Critical thinking is what they teach in college and for the record, teaching kids that Bush lied us to war and comparing him to Hitler isn't teaching them "critical thinking". It's teaching them to never trust the president, politicians, or the government, and that being American is nothing to be proud of.

    I was raised mostly by my grandfather who on the whole, was not a very nice man... There was a long list of things in life and in the world that he hated, but he was a WWII veteran who not only emphasized the importance of being honest, but he taught me to love and respect the country, and to take pride in being an American... And you know what? I'm a very well informed, educated, open minded "critical thinker" that knows America's screw-ups as well as I do it's triumphs... it's victory's as well as it's mistakes... and it's good decisions as well as it's bad ones.

    Unlike you self proclaimed "enlightened" ones, I don't feel that as a kid, I was lied to or deceived in any way because I wasn't taught about the enemies version of events in WWII, or heard the accusations of atrocities by American soldiers, or saw videos of doctors peeling the skin off of childrens backs in Japan, or wasn't given a first hand account of a person who's entire family was killed and their face was melted off from the A-bomb, who was treated like a leper, shunned by society and lived on the streets begging for food... Nope, not at all... The truth is, I'm damned glad I wasn't taught those things as a child, because I shutter to think how it would have effected my outlook, my perspective, and how I felt about being an American.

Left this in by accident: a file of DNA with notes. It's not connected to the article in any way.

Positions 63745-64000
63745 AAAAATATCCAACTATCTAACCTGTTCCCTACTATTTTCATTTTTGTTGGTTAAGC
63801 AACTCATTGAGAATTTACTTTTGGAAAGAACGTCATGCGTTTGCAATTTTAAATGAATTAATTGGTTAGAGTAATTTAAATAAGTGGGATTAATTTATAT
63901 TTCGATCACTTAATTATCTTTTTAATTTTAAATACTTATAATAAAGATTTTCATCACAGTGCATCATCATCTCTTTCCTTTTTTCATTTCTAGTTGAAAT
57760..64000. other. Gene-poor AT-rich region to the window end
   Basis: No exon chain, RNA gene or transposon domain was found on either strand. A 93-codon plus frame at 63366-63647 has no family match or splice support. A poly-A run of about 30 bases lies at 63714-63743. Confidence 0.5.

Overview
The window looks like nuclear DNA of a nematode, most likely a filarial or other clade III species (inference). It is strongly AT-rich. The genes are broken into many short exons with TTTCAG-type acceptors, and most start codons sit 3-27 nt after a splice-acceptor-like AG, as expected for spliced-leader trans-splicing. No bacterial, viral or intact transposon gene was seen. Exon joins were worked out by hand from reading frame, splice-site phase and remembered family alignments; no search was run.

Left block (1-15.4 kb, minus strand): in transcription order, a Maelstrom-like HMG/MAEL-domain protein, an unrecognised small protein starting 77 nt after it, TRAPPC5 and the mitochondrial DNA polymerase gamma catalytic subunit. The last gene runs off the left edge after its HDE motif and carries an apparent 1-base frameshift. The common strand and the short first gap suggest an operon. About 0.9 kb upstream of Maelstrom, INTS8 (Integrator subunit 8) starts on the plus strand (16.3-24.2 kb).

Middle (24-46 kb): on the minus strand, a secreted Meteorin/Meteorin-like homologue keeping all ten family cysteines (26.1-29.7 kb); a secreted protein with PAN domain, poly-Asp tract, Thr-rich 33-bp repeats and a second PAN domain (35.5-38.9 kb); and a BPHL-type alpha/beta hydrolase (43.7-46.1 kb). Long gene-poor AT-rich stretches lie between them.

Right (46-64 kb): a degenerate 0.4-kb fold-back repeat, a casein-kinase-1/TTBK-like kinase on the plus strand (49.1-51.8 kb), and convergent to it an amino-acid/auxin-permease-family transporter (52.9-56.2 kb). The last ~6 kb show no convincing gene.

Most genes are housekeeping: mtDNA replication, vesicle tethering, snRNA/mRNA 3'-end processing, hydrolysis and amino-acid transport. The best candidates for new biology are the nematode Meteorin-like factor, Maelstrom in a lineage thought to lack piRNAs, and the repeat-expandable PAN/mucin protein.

This may surprise you, but the people from my grandfathers generation... you know, the ones who were patriotic, loved the country and were proud to be American... they weren't stupid, didn't live their lives as fools and commanded their own destinies. They worked harder, sacrificed more and did so with a hell of a lot less than what we have today, without demanding that the government step in and help them... Maybe that's why those uninformed, unenlightened, patriotic saps will be forever known as the "Greatest generation".
    Last edited by Grim17; 10-01-14 at 09:43 AM.

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    Re: Hundreds of Colorado students protest history curriculum

    Quote Originally Posted by tres borrachos View Post
    No you didn't, jet. Not even close.
    I showed you that the masacre was about a labor dispute among other things.

    Get over it.

    Bye
    “The people do no want virtue; but they are the dupes of pretended patriots” : Elbridge Gerry of Mass; Constitutional Convention 1787